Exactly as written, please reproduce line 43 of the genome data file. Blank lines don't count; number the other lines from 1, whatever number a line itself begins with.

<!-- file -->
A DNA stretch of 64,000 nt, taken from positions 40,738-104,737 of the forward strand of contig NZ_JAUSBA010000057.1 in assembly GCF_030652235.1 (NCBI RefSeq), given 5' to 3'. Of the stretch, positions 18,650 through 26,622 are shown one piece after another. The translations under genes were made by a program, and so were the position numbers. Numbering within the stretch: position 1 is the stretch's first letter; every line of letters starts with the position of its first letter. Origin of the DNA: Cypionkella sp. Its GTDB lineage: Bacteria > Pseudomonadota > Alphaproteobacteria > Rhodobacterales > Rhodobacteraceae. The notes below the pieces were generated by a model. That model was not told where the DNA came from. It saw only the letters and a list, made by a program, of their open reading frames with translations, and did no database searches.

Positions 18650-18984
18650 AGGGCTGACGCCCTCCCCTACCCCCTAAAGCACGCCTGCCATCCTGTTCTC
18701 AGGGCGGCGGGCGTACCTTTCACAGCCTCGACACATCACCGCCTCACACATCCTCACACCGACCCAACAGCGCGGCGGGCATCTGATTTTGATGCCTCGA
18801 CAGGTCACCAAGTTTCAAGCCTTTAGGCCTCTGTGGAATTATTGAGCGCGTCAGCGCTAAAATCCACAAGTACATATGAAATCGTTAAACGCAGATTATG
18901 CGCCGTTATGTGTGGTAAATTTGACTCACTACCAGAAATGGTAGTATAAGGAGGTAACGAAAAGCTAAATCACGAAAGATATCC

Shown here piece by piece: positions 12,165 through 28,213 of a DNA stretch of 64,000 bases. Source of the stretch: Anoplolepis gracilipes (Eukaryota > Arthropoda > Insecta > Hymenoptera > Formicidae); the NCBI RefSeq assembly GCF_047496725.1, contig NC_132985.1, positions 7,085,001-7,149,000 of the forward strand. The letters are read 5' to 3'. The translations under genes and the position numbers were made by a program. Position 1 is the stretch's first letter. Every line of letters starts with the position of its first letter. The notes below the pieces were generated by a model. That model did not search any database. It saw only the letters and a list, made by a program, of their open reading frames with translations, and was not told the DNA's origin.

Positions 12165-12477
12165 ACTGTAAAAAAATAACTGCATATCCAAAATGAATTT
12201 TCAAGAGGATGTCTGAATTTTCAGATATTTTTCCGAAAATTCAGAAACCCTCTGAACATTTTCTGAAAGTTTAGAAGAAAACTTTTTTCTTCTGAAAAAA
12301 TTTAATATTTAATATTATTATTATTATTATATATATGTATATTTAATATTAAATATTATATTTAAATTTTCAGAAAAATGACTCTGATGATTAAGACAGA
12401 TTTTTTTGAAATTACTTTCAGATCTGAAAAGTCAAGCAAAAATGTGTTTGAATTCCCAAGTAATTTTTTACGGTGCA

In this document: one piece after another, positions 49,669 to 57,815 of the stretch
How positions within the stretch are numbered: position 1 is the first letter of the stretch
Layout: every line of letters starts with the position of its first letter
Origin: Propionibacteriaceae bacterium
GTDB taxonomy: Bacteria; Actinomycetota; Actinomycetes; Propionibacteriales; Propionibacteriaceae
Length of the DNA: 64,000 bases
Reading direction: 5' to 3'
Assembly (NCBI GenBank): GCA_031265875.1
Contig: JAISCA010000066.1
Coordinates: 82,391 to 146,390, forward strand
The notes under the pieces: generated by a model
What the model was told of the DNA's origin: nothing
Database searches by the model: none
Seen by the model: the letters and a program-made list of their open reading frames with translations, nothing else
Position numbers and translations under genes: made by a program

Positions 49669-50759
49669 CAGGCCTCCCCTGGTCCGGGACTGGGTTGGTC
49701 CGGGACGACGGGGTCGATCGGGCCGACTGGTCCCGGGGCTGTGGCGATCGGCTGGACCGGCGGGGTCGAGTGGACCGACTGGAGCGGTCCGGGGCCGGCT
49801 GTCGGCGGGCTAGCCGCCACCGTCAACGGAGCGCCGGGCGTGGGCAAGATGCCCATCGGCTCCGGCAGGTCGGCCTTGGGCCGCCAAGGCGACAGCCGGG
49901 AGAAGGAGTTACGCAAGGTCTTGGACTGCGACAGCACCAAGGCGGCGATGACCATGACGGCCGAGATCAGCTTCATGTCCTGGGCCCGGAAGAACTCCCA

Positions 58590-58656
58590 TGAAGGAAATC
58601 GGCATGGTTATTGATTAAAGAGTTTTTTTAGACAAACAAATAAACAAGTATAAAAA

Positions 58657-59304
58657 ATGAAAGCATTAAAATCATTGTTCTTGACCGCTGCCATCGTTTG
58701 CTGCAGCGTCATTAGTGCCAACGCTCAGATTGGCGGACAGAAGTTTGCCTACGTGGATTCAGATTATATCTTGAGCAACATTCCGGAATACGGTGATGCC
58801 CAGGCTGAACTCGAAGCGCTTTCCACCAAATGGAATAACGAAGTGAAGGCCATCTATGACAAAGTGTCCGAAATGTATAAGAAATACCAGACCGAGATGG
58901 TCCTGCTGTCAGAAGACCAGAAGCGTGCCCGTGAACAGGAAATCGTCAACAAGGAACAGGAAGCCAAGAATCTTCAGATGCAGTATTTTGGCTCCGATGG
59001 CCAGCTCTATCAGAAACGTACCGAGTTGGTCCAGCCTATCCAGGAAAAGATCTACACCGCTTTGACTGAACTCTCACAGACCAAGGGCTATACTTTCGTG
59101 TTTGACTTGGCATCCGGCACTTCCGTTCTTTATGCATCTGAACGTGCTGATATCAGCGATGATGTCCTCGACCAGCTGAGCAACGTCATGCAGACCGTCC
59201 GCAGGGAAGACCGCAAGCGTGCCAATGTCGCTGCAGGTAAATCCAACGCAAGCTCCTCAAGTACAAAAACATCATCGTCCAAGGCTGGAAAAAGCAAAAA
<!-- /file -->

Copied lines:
59201 GCAGGGAAGACCGCAAGCGTGCCAATGTCGCTGCAGGTAAATCCAACGCAAGCTCCTCAAGTACAAAAACATCATCGTCCAAGGCTGGAAAAAGCAAAAA